Living Lite

Are Hours of Sitting Correlated with Chronic Disease & Early Death?

September 25, 2016

A ground-breaking study published in The Lancet medical jpurnal in 1953 found that London bus drivers experienced an increased risk of heart disease compared with conductors. Since then, study after study have confirmed that hours of sitting are correlated with chronic diseases, such as type 2 diabetes, heart disease, many cancers, and early death. This statistic is frightening as it means that we desk jockies are doomed. 

Today, being sedentary is the norm. Data from high-income countries suggest that the majority of our time being awake is spent being sedentary. That said, high amounts of sedentary behavior has been associated with increased risk for several chronic diseases and early death. This begs the question: if you're active enough, can these negative health outcomes be reversed?

A new review of 16 studies and one million people published in The Lancet looked at hours of sitting and hours of excerise. While this review confirmed the association between sitting and increased death, there was one exception. People in the highest exercise group, who exercised 60 to 75 minutes per day, did not experience adverse effects of sitting, even if they sat 8 hours per day - that is, unless the sitting involved 5 hours ofTV viewing or more per day.

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Keeping Appetite in Control While Losing Weight

September 18, 2016

Trying to lose weight and stay fit seems daunting at times. The proof of our universal difficulties is evident when you consider that most of us -two-thirds of the U.S. population - tip the scales with numbers higher than medical authorities say is healthful.

The origin of the frustrations we're facing today can be traced back 100,000 or more years. By then, our genetic code had been established during millions of years of evolution, and it hasn't changed much since. We evolved in an environment where food was scarce; and we faced regular famines. To overcome these obstacles, we developed a strong appetite for food which enabled us to survive. If you didn't have a strong appetite, you didn't survive through the regular famines. And we, my friends, are descended from the survivors! We have very strong appetites and love our food! Think about it: a loss of appetite is usually a sign of sickness, or even dying.

But in the relative affluence of modern life, our appetites may now cause us grief - and girth.  So how do we lose weight, that is - take in fewer calories than we burn - and not feel hungry? A recent study looked at this question. It pitted increased exercise against a 25% calorie restriction to see which one would made us feel hungrier (that means calorie intake was 25% lower than the level of calories that would maintain weight).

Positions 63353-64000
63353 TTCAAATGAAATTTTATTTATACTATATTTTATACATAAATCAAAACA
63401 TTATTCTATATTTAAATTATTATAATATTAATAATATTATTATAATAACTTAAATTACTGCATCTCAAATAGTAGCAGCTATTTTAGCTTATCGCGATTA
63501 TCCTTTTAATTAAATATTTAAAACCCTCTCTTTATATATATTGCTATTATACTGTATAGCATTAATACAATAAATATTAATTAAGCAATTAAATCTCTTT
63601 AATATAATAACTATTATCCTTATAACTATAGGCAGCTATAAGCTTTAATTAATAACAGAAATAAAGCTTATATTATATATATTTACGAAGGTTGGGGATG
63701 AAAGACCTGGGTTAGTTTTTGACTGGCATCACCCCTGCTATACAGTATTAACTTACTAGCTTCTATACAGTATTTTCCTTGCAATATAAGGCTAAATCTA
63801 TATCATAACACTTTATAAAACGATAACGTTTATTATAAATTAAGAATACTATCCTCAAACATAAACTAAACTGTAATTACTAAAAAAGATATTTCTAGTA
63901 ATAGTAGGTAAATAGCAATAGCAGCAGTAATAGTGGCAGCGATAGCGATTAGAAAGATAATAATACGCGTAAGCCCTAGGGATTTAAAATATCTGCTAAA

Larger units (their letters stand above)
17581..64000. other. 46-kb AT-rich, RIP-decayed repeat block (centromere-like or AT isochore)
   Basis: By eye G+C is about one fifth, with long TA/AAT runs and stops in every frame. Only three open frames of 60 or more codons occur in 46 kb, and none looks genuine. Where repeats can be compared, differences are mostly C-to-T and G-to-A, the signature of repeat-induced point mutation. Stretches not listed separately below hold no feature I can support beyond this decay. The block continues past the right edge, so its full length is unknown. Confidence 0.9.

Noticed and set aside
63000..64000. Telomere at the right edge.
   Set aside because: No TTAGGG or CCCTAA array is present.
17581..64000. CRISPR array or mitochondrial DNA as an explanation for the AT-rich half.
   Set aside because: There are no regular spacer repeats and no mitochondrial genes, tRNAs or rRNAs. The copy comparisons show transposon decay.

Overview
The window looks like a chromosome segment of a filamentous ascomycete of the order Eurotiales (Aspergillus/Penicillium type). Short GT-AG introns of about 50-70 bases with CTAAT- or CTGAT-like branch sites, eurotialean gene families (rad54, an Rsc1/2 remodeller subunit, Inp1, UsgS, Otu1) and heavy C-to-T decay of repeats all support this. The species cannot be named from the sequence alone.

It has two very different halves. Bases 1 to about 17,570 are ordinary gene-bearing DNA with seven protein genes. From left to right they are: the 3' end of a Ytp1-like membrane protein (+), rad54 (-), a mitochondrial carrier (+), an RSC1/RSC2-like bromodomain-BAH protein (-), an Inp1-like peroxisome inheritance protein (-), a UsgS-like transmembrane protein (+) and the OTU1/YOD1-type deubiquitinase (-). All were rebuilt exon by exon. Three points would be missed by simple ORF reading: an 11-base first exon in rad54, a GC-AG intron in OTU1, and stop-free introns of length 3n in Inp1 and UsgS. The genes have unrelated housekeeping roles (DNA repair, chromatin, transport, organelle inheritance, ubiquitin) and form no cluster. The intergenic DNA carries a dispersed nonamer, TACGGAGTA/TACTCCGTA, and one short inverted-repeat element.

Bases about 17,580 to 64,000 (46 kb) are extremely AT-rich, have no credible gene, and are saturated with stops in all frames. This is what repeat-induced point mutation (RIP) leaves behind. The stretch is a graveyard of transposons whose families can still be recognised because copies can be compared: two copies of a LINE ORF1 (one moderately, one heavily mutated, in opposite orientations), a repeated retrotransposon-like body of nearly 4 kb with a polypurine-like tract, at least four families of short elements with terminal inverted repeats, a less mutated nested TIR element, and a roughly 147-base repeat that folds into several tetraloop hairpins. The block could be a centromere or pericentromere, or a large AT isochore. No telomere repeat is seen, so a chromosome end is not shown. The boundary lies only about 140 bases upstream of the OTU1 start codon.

Compared with exercise alone, a 25% calorie restriction "created a greater challenge to appetite," according to the study recently published in the Amerian Journal of Clinical Nutrition. It increased the hunger hormone, ghrelin, which upped appetite, made food more attractive, caused more snacking, and less successful weight loss.

But this study had a major downfall - the severe calorie restriction - 25% - in the calorie restricted group. I don't recommend a 25% calorie reduction as it's much too low to be sustainable.  In fact, I've found if meals are balanced correctly with the right kinds of foods, including foods you enjoy, if the timing of meals is right, and there's at least a minimal amount of physical activity, you can lose weight while feeling satisfied. But, I also agree with the study: if there is no physical activity at all, then a stricter calorie reduction would probably be necessary - making your program impossible to have lasting results.

Interestingly, most diet studies which conclude that diets don't work, use very restrictive regimens (as this one did), that are almost guaranteed to fail. Just something to think about the next time you read another doomsday report about how weight loss doesn't last! As there is plenty of proof that many people lose weight and keep it off successfully.

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September 5, 2016

Ginger has been used for medicinal purposes for 5,000 years; first by the Chinese and Indians, then exported to the Roman Empire more than 2,000 years ago. Queen Elizabeth I of England created the Gingerbread Man, now a popular holiday treat. Ginger can be fresh, dried and candied

There are 115 compounds in various forms of ginger contributing to its distinct flavor and aroma. Many of these compounds are also responsible for ginger's antioxidant, anti-inflammatory, and anticarcinogenic properties. Depending on the form of and purpose for the ginger, the recommended daily dose is about one fifth to one teaspoon per day.

Historically, ginger was regarded as the great medicine or "mahaoushadha" in India. In ayurvedic medicine, ginger is used for digestive issues, fever and respiratory conditions. Modern science has confirmed many of these long-held beliefs. 

Several studies have found ginger reduces nausea. Others show it increases stomach emptying and intestinal motility; characteristics which decrease constipation. New research found that just 1 gram (one fifth of a teaspoon) of ginger reduced 26 percent of irritable bowel syndrome (IBS) symptoms after 28 days. It also reduces pain during menstruation. 

Three clinical studies showed about 2 grams (About one quarter of a teaspoon) of ginger was effective in treating colorectal cancer. Apparently, the bioactive compounds in ginger reduce cellular proliferation in the colorectal lining. 

My advice? Find ways to add ginger to your diet

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